Clinical Professor and Chair, Orthodontics and Pediatric Dentistry, Graduate Program Director, Division of Pediatric Dentistry, University of Maryland School of Dentistry, Baltimore, Maryland

Jeremy A. Horst, DDS, PhD
Postdoctoral Scholar, Department of Biochemistry and Biophysics, University of California San Francisco, San Francisco, California; Private Practice, San Francisco, California

V. Kim Kutsch, DMD
Mentor, Kois Center, Seattle, Washington; Private Practice, Albany, Oregon

References

1. Crystal YO, Marghalani AA, Ureles SD, et al. Use of silver diamine fluoride for dental caries management in children and adolescents, including those with special health care needs. Pediatr Dent. 2017;39(5):E135-E145.

2. Slayton RL, Urquhart O, Araujo MWB, et al. Evidence-based clinical practice guideline on nonrestorative treatments for carious lesions: a report from the American Dental Association. J Am Dent Assoc. 2018;
149(10):837-849.

3. Urquhart O, Tampi MP, Pilcher L, et al. Nonrestorative treatments for caries: systematic review and network meta-analysis. J Dent Res. 2018. doi: 10.1177/0022034518800014. [Epub ahead of print]

4. Gao SS, Zhao IS, Hiraishi N, et al. Clinical trials of silver diamine fluoride in arresting caries among children. JDR Clin Trans Res. 2016;1(3):201-210.

5. Horst JA, Heima M. Prevention of caries by silver diamine fluoride. Compend Contin Educ Dent. In press.

6. Rosenblatt A, Stamford TC, Niederman R. Silver diamine fluoride: a caries "silver-fluoride bullet." J Dent Res. 2009;88(2):116-125.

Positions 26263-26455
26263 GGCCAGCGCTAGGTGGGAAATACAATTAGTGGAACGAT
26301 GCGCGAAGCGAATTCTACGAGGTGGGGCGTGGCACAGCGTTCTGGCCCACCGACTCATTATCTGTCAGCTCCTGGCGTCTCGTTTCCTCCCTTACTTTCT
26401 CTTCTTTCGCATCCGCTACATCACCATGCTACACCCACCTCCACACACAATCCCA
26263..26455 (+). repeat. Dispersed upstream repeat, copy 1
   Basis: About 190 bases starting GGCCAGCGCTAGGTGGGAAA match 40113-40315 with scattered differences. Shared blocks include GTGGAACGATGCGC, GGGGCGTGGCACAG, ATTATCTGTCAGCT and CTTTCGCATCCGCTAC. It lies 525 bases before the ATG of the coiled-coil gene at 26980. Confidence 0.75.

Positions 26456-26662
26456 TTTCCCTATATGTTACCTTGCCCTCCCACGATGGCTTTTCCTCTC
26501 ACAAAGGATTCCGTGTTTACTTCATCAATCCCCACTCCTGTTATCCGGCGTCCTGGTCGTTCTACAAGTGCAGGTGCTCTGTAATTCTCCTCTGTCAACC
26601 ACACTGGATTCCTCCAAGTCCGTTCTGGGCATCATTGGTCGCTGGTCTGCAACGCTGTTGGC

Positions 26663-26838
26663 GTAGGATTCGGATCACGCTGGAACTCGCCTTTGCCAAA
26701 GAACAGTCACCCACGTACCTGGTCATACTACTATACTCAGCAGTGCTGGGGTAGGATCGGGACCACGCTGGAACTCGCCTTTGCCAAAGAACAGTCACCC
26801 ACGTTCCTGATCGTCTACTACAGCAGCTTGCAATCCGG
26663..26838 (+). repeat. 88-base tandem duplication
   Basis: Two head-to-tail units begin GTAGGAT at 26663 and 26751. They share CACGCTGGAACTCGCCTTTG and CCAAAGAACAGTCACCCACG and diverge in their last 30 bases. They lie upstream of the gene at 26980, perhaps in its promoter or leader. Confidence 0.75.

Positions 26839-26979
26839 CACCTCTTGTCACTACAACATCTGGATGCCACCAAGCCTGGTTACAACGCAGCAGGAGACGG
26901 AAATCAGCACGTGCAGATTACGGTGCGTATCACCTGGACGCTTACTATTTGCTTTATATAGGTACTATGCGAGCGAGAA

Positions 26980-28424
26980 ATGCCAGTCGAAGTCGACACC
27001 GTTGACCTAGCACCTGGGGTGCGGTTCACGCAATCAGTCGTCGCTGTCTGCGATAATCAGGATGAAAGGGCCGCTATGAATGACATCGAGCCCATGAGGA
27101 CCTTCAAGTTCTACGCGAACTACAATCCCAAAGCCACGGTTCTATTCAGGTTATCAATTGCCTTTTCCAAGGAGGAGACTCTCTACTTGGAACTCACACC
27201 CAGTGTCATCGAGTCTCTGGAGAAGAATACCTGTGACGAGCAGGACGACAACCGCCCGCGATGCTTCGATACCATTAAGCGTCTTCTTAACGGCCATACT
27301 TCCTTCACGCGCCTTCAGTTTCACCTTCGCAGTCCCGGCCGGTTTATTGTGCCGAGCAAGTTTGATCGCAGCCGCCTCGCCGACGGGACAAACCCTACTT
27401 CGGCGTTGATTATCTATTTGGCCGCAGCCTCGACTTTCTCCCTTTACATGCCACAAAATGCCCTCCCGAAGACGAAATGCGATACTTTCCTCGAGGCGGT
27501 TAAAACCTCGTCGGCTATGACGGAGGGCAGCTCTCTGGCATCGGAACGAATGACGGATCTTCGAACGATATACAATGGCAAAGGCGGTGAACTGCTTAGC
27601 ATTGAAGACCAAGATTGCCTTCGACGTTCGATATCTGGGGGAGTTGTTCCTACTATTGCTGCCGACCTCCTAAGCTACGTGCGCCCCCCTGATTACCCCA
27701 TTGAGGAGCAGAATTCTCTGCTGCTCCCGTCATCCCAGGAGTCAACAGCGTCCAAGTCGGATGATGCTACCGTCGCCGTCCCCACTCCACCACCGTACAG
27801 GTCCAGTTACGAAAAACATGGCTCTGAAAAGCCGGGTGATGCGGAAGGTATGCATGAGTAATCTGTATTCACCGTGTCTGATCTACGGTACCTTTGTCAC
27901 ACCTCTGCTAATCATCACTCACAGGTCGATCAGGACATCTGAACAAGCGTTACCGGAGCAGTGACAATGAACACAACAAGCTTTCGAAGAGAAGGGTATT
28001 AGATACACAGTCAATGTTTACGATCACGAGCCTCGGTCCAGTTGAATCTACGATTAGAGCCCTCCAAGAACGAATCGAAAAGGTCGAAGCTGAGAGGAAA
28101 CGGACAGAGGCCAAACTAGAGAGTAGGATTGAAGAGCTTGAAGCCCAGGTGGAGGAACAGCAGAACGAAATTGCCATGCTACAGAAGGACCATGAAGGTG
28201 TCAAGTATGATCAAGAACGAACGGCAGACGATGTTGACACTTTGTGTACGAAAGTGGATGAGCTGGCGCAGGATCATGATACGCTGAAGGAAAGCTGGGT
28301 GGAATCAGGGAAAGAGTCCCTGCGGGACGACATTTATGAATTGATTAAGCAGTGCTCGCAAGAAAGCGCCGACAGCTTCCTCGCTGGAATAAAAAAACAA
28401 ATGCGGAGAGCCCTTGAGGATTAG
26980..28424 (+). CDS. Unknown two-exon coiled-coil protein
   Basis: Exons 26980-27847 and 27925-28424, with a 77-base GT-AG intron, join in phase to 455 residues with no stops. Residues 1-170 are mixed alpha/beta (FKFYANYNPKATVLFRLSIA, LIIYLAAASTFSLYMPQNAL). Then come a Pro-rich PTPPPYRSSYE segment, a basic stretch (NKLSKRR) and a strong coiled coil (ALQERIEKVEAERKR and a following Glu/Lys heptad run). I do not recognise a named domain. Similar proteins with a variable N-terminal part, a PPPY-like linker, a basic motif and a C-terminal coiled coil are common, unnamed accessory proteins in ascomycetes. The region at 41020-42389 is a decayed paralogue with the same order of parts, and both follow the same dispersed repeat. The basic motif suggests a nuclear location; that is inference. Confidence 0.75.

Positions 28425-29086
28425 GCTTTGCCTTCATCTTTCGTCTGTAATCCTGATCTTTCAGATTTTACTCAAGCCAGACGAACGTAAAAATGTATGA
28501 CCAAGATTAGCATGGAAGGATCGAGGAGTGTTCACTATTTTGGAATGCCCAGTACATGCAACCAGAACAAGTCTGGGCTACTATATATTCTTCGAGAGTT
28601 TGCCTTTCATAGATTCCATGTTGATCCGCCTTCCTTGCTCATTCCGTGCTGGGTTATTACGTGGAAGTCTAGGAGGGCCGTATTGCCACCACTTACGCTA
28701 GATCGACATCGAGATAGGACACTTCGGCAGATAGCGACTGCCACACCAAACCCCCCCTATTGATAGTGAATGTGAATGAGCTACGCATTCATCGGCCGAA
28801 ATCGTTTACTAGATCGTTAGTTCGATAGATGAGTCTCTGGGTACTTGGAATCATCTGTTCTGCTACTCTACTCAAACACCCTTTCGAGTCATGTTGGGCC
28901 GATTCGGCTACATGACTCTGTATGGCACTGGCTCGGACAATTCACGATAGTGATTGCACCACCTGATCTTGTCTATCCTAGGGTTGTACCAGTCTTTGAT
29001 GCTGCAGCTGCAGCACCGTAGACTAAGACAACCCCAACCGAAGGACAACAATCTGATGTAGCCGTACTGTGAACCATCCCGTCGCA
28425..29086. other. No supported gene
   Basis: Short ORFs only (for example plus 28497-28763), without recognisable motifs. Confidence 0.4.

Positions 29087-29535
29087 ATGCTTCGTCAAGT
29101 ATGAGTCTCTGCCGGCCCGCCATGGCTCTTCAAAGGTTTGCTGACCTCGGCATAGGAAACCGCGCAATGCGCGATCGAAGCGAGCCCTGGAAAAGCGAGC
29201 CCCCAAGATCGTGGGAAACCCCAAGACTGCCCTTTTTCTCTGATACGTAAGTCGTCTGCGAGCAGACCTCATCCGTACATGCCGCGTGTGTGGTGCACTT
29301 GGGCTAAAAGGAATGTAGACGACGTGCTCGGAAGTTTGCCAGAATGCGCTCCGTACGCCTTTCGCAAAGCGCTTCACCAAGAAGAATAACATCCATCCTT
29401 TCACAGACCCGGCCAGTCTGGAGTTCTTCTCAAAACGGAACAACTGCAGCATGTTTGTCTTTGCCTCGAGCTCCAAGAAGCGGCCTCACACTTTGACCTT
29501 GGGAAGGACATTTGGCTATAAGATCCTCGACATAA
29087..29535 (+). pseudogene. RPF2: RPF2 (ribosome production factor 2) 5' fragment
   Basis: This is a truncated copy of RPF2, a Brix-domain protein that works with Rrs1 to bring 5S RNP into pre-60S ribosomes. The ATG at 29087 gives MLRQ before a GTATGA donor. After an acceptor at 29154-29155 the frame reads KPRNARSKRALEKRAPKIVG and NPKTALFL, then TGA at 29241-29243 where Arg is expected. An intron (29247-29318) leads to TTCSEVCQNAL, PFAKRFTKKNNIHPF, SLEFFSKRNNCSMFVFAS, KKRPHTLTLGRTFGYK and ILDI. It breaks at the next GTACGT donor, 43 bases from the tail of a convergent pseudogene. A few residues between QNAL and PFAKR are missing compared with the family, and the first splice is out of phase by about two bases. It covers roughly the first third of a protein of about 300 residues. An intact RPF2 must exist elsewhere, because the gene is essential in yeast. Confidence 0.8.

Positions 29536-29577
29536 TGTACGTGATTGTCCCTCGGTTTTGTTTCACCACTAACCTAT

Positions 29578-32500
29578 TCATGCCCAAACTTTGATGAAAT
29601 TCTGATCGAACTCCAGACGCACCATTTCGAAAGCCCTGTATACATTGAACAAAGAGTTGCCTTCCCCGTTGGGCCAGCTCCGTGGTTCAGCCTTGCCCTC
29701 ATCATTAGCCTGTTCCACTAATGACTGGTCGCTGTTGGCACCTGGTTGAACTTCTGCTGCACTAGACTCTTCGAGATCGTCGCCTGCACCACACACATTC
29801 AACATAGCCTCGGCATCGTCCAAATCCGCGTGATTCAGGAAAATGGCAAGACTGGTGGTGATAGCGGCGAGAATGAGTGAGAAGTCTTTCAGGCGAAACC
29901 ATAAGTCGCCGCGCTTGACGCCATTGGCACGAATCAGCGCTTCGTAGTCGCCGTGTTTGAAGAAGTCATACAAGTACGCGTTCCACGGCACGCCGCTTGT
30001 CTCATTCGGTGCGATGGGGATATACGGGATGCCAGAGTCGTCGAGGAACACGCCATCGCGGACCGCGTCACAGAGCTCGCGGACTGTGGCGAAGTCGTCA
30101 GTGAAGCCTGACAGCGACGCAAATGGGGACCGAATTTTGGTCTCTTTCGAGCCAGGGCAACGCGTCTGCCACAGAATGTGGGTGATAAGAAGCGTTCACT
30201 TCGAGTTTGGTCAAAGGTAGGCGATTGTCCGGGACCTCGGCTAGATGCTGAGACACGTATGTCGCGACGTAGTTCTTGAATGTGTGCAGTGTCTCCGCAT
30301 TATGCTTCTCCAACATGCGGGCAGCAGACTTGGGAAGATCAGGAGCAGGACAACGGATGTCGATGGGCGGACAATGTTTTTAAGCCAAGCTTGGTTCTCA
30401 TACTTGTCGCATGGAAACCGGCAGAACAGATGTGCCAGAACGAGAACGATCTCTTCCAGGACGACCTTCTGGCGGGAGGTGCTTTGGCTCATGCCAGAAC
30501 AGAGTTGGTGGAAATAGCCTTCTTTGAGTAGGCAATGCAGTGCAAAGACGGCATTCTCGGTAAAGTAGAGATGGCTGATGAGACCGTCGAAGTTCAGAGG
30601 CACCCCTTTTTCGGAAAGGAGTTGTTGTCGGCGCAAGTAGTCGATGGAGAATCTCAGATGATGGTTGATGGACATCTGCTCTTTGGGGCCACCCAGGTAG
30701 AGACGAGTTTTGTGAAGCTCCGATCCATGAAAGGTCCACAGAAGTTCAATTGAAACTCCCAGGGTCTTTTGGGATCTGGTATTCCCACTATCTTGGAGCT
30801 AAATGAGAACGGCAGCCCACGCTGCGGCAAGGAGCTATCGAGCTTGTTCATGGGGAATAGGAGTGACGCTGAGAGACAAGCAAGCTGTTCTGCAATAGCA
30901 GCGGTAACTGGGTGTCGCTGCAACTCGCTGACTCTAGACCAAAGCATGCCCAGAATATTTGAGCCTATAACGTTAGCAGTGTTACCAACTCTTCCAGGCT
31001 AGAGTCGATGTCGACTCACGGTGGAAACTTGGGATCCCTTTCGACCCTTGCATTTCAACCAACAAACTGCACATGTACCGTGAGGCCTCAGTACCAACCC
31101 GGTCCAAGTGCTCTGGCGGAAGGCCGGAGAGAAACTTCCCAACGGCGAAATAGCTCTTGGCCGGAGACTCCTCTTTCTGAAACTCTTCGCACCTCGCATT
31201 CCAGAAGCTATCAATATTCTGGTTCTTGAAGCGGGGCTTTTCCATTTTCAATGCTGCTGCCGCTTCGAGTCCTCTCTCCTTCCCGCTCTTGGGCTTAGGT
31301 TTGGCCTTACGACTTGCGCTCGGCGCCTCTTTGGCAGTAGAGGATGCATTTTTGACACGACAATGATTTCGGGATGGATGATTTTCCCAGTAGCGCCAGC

7. Zhi QH, Lo EC, Lin HC. Randomized clinical trial on effectiveness of silver diamine fluoride and glass ionomer in arresting dentine caries in preschool children. J Dent. 2012;40(11):962-967.

8. Chu CH, Lo EC, Lin HC. Effectiveness of silver diamine fluoride and sodium fluoride varnish in arresting dentin caries in Chinese pre-school children. J Dent Res. 2002;81(11):767-770.

9. Oliveira BH, Rajendra A, Veitz-Keenan A, Niederman R. The effect of silver diamine fluoride in preventing caries in the primary dentition: a systematic review and meta-analysis. Caries Res. 2018;53(1):24-32.

10. Chen KJ, Gao SS, Duangthip D, et al. Managing early childhood caries for young children in China. Healthcare (Basel). 2018;6(1):E11.

11. Horst JA, Ellenikiotis H, Milgrom PL. UCSF protocol for caries arrest using silver diamine fluoride: rationale, indications and consent. J Calif Dent Assoc. 2016;44(1):16-28.

12. Mei ML, Nudelman F, Marzec B, et al. Formation of fluorohydroxyapatite with silver diamine fluoride. J Dent Res. 2017;96(10):1122-1128.

13. Seto J, Horst JA, Parkinson DY, et al. Silver microwires from treating tooth decay with silver diamine fluoride. BioRxiv. 2017. doi.org/10.1101/152199.